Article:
Singles Club #156

Ariel Pink

Ariel Pink

The latest picks from Getintothis’ Matthew Wood include a vintage piece of work from the kings of melancholy, Australian glam rock and some breezy blues crafted on Merseyside.

Single of the Week

Another weekend out of my life‘ mourns Ariel Pinkthe iconic figure of hypnogogic pop in his latest track in run up to the release of his latest record Dedicated to Bobby Jameson. As Ariel Pink goes it’s one of his most accessible tracks, turning his talent to the gentle crooner we see in his top notch cover of Baby by the largely unknown Donnie and Joe Emerson.

The album is, as the title would suggest, dedicated to Bobby Jameson, another near mythical figure who rose to prominence in the 60’s brushing shoulders with Jagger and co. and a Mr. Frank Zappa. Woozy chords join the delicious tones of neon light that flood the video while a troubled looking Pink poses innocently under the Technicolor glow.

The NationalGuilty Party

The kings of melancholy are at the height of their powers at the moment; they played a blistering set on the Pyramid Stage at Glastonbury which seemed to them a mere walk in the park, and their latest releases see them aging gracefully like a vintage bottle.

Guilty Party is all Matt Berninger’s, carving calm yet effective melodies amid dark, sustained chords and a classic National drum beat, simple yet often perplexing, finding distinct rhythms that not many others can.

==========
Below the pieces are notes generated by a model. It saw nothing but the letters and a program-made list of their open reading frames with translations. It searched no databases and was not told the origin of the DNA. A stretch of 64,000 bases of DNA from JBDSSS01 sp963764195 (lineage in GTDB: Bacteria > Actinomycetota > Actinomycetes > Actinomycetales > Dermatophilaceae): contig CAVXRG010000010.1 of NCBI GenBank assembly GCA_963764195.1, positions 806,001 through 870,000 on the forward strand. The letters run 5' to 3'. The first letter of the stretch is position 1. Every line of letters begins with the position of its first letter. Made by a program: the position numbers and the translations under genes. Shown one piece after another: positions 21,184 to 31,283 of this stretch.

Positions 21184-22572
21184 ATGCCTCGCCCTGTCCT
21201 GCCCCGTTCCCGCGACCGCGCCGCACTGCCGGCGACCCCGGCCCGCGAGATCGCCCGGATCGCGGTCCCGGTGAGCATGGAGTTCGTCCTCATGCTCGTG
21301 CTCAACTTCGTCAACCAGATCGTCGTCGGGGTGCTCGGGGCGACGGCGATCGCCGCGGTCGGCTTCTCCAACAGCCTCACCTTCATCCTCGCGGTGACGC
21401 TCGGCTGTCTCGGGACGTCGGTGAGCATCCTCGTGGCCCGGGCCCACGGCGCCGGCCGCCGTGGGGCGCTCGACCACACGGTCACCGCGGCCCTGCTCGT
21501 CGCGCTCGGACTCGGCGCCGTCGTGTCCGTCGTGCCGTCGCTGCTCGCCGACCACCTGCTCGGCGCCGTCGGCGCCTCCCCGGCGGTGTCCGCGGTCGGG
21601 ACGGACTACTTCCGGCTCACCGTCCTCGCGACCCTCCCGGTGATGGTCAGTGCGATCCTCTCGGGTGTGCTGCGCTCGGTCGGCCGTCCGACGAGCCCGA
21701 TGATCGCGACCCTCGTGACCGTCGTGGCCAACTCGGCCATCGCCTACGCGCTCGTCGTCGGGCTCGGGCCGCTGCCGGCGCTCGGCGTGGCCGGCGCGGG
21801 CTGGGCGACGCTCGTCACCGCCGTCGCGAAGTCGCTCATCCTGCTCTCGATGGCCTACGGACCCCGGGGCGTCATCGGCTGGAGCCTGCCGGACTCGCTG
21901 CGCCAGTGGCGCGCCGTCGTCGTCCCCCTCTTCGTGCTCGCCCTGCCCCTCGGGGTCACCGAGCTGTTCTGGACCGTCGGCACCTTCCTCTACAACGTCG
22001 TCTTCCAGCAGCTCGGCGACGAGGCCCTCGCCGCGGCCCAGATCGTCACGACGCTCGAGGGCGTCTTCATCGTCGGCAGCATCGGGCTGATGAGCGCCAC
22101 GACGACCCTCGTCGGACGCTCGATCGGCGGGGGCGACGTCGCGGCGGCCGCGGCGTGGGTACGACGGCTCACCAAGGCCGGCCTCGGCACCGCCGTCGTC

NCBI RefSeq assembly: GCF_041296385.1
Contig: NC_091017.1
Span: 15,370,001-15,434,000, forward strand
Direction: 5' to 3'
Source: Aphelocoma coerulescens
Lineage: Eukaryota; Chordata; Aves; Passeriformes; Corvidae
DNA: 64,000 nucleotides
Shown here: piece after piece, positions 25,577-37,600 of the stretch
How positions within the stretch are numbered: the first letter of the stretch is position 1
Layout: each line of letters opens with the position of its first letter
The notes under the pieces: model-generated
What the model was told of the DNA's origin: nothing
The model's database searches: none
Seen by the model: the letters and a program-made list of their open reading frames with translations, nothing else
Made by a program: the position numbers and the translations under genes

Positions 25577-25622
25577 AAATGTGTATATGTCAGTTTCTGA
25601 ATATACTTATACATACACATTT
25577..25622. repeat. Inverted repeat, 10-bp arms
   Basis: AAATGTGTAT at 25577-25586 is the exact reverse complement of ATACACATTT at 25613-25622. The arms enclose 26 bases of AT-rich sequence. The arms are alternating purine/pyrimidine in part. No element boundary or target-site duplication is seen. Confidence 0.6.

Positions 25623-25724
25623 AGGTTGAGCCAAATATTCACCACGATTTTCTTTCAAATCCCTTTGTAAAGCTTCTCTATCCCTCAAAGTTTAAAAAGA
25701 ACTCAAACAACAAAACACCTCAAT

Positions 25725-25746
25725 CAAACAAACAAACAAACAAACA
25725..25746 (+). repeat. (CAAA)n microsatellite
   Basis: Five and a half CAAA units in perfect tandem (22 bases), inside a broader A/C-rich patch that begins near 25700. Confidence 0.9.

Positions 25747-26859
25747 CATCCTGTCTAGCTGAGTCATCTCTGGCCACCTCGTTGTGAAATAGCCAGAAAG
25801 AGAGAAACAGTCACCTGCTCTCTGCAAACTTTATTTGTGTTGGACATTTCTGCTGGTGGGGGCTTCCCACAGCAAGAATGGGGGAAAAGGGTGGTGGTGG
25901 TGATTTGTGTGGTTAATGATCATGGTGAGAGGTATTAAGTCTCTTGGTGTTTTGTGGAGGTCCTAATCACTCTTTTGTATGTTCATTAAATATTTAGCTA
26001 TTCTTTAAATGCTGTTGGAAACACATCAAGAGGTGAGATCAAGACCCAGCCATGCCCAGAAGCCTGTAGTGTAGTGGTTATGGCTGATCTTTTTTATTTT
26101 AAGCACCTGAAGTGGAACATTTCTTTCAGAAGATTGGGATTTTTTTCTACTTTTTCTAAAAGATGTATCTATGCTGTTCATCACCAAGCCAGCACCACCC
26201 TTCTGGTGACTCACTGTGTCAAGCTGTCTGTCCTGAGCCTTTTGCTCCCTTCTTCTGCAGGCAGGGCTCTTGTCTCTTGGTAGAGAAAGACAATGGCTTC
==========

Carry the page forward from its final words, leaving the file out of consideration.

Glitchy electronics open and close the track, perhaps foreshadowing a taste of the unknown for The National, veering away from their baroque-indie and dabbling in electronics… but then again probably not, where’s the class in that?

DUSSTRavens For Neighbours

Offering up some real macrocosmic themes in this one, Liverpool-based psych addicts DUSST take a trip beyond the empirical into the afterlife featuring footage from the Alejandro Jodorowsky fantasy movie, The Holy Mountain.

Channelling their love for the Floyd, the track opens with a lounging jam marked by big jangling chords and flowing drum fills. An ascending riff breaks the jam, reaching beyond and kickstarting the chorus. The track’s solo is one to behold, cutting away any resonance from the chorus to more lo-fi guitar tones, the intricate licks are served up with a tricky beat before launching back into their mellow jam.

On the rebound: when bands replace their lead singer

Wesley Fuller#1 Song

This fluffy-haired Aussie rides a wave of 70’s glam and 60’s psychedelia with a distinct British tone. #1 Song opens with a shimmering riff that recalls the legendary work of Johnny Marr but perhaps a little more influence from the ocean spray as opposed to the pouring Manchester rain.